Chronic illness is a fine balance, and sometimes that balance can feel like a no man’s land, or a void where you’re treading water all alone. Surpass that and suffer the consequences of a pain flare. Remain in that state and guilt can start to creep up on you. Am I really in a state of rest and recovery, or just being a lazy, freeloading slob? Read as I share my thoughts in the July Linkup. It is a monthly community activity I host where we share about our lives with chronic illness using five shared writing prompts. You can find the link to join us at the bottom of the post. We’d definitely love to have you with us!
2019 has been harsh. And harsh moves fast. Yet it is a welcome pace, one that I’ve been familiar with almost all my life. It isn’t right, but I feel as if the severity of the pain or gravity of the situation helps to justify my ‘lounging around’ during the grey-area days. Days where I feel mostly fine for long stretches of time, yet am not working or doing much. The fact is, working full-time will lead to major pain flares after three months or so, yet this guilt leeches onto me.
I have been either bedbound or admitted to the hospital nearly every month this year, both due to ‘regular’ illnesses and emergency situations. In January/February it was bronchitis, severe enough to trap me in bed for a month. In March it was Dengue Fever; I was just an unlucky passerby for a hungry mosquito. April was actually a great month, somehow the Dengue virus had stimulated my immune system in a good way, and I had lots of fun.
Then May came by and I became a reluctant host to a stomach bug. I unleashed the full works of my mini home pharmacy (we have all one as a spoonie!) onto it, but couldn’t eat or drink much for a week. Resource is one of my goto drinks for sustenance in scenarios like this (I hate the milk flavoured ones).
Just as I was starting to feel better, I developed severe, unexplained headaches that lasted all day. My usual painkillers didn’t help much, until I discovered that Ibuprofen worked like a charm on them. The caveat: it’s a tricky drug for me as I’m on blood thinners, and NSAIDs can cause excessive bleeding.
After suffering this for two weeks, I went to the A&E on the advice of my neurologist. It’s a common protocol for those of us with a blood clotting disorder, as you never know if unfamiliar pains might be due to blood clots or internal bleeding, which can escalate and cause massive damage. By then, my head had swelled up into a heated ball of inflammation which I tried to soothe using cooling baby fever patches (hey I have a small head!). Swollen blood vessels popped up in visible red patches on my scalp and forehead, the vice grip of the internal pain creating external ones.
Swollen forehead from probable Lupus headaches.
Blood vessels? popping out.
But the tests proved inconclusive as I had predicted, and the discharge summary classified it as ‘migraines’. I also doubted this, having read many a migraineur’s blog. So I sat down at home to analyse the pain and situation I was in. After living with chronic illnesses for some time, you become somewhat familiar as to how your body reacts to your diseases. Not all of us have access to a private doctor on standby 24/7, so often we need to do what we can on own at home.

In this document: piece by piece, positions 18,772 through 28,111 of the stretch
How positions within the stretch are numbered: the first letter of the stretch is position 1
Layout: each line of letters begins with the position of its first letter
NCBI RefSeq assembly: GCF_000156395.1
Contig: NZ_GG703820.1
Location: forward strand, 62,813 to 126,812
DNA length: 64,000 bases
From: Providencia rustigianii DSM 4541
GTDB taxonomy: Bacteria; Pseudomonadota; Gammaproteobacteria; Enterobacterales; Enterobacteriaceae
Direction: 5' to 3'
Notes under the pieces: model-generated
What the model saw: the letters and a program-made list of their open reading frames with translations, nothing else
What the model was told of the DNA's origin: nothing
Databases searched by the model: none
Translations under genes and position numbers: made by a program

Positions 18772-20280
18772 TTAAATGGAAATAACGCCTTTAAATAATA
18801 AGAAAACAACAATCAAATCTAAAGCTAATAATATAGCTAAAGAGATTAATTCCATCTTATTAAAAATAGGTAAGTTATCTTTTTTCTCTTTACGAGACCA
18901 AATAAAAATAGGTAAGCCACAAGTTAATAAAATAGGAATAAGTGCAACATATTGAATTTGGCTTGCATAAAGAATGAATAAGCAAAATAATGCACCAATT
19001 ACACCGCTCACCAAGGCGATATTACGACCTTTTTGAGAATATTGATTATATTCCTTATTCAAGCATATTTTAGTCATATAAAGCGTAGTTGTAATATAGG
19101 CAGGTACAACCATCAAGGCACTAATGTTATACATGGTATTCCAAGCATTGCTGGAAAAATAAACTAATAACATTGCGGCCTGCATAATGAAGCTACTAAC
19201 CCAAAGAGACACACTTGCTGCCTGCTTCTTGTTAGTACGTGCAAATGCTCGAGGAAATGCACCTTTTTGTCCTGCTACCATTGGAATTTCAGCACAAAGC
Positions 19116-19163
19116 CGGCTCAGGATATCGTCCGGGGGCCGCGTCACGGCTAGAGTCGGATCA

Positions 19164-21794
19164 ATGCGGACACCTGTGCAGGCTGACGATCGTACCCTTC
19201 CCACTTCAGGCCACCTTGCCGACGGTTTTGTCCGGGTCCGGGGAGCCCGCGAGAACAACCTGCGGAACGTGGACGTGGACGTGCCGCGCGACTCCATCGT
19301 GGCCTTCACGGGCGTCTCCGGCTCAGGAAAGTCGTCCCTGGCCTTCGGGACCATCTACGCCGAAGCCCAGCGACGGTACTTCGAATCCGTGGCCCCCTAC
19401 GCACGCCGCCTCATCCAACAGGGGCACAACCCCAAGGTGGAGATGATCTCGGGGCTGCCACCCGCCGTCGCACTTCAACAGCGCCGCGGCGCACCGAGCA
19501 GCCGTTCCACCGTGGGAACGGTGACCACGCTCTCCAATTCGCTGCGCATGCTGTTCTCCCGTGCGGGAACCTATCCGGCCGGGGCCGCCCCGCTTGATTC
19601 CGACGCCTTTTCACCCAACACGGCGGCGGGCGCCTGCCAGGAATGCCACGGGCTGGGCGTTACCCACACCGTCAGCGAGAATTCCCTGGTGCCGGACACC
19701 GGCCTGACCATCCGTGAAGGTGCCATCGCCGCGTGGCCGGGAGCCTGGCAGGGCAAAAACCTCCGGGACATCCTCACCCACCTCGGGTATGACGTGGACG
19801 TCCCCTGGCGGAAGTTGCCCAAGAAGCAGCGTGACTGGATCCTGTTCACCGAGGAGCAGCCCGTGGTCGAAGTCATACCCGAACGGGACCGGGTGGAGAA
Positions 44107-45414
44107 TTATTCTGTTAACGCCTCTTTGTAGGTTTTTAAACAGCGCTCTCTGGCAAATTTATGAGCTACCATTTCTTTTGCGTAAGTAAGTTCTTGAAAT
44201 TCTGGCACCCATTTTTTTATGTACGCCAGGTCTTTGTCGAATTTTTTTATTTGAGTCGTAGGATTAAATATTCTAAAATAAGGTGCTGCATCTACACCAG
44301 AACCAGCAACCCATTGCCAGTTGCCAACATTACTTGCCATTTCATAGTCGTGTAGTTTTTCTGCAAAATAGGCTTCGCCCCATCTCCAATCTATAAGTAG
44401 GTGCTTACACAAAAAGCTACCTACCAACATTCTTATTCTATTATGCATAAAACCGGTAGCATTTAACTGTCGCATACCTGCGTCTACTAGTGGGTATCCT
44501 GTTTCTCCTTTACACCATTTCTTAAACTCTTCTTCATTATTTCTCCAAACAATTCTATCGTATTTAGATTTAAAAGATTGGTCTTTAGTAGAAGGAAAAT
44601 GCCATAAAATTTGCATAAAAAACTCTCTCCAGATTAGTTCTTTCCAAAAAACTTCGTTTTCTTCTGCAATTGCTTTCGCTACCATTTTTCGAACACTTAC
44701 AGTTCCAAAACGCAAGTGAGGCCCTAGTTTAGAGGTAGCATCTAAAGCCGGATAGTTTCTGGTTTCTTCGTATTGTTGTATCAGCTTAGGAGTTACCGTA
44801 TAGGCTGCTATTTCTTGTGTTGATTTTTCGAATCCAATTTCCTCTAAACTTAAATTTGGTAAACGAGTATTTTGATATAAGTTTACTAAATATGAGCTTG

Here’s what I took into account: location of my pain, how it presents itself, the frequency and time of occurrence, the medications that work and don’t work, the effectiveness of said medications, my recent and long-term medical history, changes to my current drugs or protocols, and data from doctors and test results.
With these findings, I strongly suspected that these headaches were of an autoimmune nature. I then wrote down a list of actions I could take to try and deal with them, and emailed it to my doctor for approval. Thankfully the increase in my steroid dose worked, which just goes further to prove that the headaches were indeed autoimmune in nature. My doctor confirmed this when I next saw him, saying it was probably Lupus headaches (my Lupus tends to get bored and shifts around in my body). This might also explain the brain fogs I’ve been having, as they are all related to the Central Nervous System.
Sooo….June. I had a double corpus luteal cyst rupture which warranted a costly visit to the emergency department. It was a precarious situation as they always have trouble finding me blood due to rare autoantibodies, and I was bleeding massively. But I am going to stop my story here for now as it’s getting too lengthy, and I think this particular episode deserves an entire post on its own. (P.s. Post is out now! Read it here: What it Feels Like to be Refused Treatment by a Hospital’s A&E)
Phew. So there we have it, and we’re already at July. Chronic illness is hard work, in a lot of sense! I plan on taking July a little easier because I haven’t a choice, really. I’ve been planning to relaunch my work site, but every week presents new problems. So I think I’ll stop penning it down in my bullet journal, and do it spontaneously.
I don’t have plans for July; I think I’ll let July plan for me. What does it have in store for me? I guess it doesn’t really matter if I’m ready for it or not, as it’s already here upon us.
Thank you for reading, and I hope to read your responses for June’s prompts too. CLICK HERE to submit your own entry, and to read about what others are up to as well!
*Note: This article is meant for educational purposes and is based on the author’s personal experiences. It is not to be substituted for medical advice. Please consult your own doctor before changing or adding any new treatment protocols.
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